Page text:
A Bird's Eye View on Home Improvement

Actos’ Adverse Effects are Obvious Acts of Negligence

Posted by on Oct 18, 2013 in Defective Pharmaceuticals, Personal Injury | 1 comment

For a number of years after 1999, Type II diabetes patients benefitted from an oral drug that helped them manage their blood sugar level and reduced the quantity of glucose released by the liver. With no known cure to their illness and fully confident of their doctor’s capabilities, Type II diabetics accepted whatever drug was prescribed to them.

One oral drug that was recognized as very promising was Actos. Produced by Takeda Pharmaceuticals USA, Inc., and certified by the US Food and Drug Administration, Actos, or Pioglitazone, was released to the market in 1999. A year after its release, the drug was approved by the French Medicines Agency for distribution in France and then eight years later, it became one of the 10 most prescribed oral diabetes drugs in the US.

Since its release millions of people around the globe have been prescribed with the drug Actos. Thus, in 2010 many were taken aback by with the findings of a group of researches that studied Actos. The study brought into the open the many adverse effects caused by the drug, which Takeda maintained to be totally safe.

The effects ranged from mild to life-threatening; some patients have even suffered death due to Actos. Some of the mild effects caused by Actos include urinary tract infection, hypoglycemia or low blood sugar, upper respiratory infection, fever, dizziness, muscle pain, chills, limb pain and diarrhea. The severe ones are bladder cancer, lactic acidosis, heart and liver failure and macular edema.

In 2011 France and Germany banned the distribution of Actos in their countries. During this same year too the estimated number of lawsuits that seemed would be filed against the drug’s manufacturer Takeda reached more than 10,000.

Many more are expected to come to the open and seek justice from Takeda’s great act of irresponsibility and negligence. Type II diabetes is serious and hard enough for anyone to suffer from; adding bladder cancer to one’s suffering would redound to a major unjust offense.

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Medical Malpractice Suits Curb the Threat of Bankruptcy

Posted by on Sep 21, 2013 in Medical Malpractice, Personal Injury | 0 comments

Working as a medical professional is a high pressure job for numerous reasons. Not only is the well-being of their patient largely dependent upon their knowledge and actions, but they are also held accountable by insurance and pharmaceutical bureaucracies. Insurance agencies can help curb high surgical and prescription costs for patients. However, whenever a patient needs constant attention the cost of medical costs can be financially crippling. Patients who have been the victim of medical malpractice are often entitled to financial compensation in order to help curb medical costs, even bankruptcy. Medical malpractice happens when the accepted quality of medical care hasn’t been met, causing injury or wrongful death to the patient. “Accepted quality of care” means to say that most reasonable doctors would agree that the care offered to the patient was adequate and competent.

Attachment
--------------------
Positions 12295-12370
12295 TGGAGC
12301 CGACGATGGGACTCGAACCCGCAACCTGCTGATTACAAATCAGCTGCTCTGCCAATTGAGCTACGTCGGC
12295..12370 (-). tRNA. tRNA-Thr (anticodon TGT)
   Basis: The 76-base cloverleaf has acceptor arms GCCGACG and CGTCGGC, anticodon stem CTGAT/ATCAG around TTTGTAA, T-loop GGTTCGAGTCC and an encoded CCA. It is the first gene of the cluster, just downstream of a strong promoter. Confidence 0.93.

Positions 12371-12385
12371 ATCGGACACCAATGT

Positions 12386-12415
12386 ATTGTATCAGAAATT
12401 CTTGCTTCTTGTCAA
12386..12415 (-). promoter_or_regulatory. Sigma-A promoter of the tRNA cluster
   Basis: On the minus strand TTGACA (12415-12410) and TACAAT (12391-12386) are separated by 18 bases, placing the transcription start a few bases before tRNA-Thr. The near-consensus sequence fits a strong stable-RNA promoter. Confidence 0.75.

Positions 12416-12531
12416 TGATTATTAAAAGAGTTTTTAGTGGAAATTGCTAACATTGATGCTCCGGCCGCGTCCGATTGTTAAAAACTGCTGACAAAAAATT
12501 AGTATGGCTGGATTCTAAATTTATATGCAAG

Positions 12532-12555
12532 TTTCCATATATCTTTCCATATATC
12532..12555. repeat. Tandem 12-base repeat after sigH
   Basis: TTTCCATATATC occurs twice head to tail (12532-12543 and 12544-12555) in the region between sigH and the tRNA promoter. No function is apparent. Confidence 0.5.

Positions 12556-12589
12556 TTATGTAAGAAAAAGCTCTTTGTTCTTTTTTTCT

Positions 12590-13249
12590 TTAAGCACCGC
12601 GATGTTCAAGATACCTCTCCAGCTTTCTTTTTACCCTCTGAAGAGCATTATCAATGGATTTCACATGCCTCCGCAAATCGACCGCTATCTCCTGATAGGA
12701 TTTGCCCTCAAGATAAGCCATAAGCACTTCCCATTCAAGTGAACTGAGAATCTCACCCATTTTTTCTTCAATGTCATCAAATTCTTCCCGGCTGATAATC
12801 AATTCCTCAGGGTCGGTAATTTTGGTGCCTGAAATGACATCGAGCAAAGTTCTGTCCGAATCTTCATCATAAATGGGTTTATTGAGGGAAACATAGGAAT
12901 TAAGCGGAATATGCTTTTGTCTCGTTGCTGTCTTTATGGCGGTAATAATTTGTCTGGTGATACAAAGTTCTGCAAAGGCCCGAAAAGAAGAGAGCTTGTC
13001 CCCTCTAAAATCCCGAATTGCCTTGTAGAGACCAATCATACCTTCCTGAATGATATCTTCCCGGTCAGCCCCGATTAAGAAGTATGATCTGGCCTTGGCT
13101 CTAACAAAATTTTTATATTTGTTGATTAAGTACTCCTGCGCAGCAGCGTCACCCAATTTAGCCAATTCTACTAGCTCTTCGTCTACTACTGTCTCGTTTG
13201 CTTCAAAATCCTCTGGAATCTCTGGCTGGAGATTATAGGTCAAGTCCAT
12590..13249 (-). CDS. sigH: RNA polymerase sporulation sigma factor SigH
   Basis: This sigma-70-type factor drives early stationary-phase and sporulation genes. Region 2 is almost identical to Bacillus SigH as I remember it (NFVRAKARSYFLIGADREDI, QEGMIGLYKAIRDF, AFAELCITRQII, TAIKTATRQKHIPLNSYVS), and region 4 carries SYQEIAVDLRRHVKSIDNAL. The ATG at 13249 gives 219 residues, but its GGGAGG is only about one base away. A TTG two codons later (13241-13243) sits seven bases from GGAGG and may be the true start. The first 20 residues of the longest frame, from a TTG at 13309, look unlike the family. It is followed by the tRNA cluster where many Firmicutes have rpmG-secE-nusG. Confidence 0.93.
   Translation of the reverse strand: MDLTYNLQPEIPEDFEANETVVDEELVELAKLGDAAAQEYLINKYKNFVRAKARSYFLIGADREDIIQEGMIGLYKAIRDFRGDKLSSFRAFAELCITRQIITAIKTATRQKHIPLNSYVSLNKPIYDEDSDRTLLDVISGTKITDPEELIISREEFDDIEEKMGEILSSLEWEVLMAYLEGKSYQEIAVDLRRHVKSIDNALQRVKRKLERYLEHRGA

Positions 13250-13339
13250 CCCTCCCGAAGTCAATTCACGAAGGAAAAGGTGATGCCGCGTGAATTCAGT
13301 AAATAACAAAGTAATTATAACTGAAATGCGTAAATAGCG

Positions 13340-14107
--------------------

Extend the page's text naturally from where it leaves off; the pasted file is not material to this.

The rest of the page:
Some common forms of medical malpractice include, but are not limited to, wrong diagnosis, delayed treatment, improper treatment, lack of informed consent, surgical errors, emergency room errors, pharmaceutical errors, wrongful death, and hospital negligence. These are often mistakes that no reasonable hospital should make. Imagine the amount of neglect that would have to occur for a person to make a mistake as heinous as amputating the wrong limb from a patient or prescribing the wrong medication.

The Texas Medical Board allows Texas patients to report medical incidents and research physicians’ history. The intention of the Texas Medical Board is to keep the Texas health industry accountable so that the public can make informed decisions about their healthcare. At their meetings, based on reported violations, the board administers disciplinary action against doctors. These disciplinary actions span from suspensions, revocations, cease and desist orders, orders due to impairment, inadequate medical recording, criminal behavior, quality of care orders, and non-therapeutic prescribing. In the fall of 2013, 41 doctors spanning across the state were disciplined. The most common disciplinarian action taken by the Texas Medical Board is to hand out quality of care orders.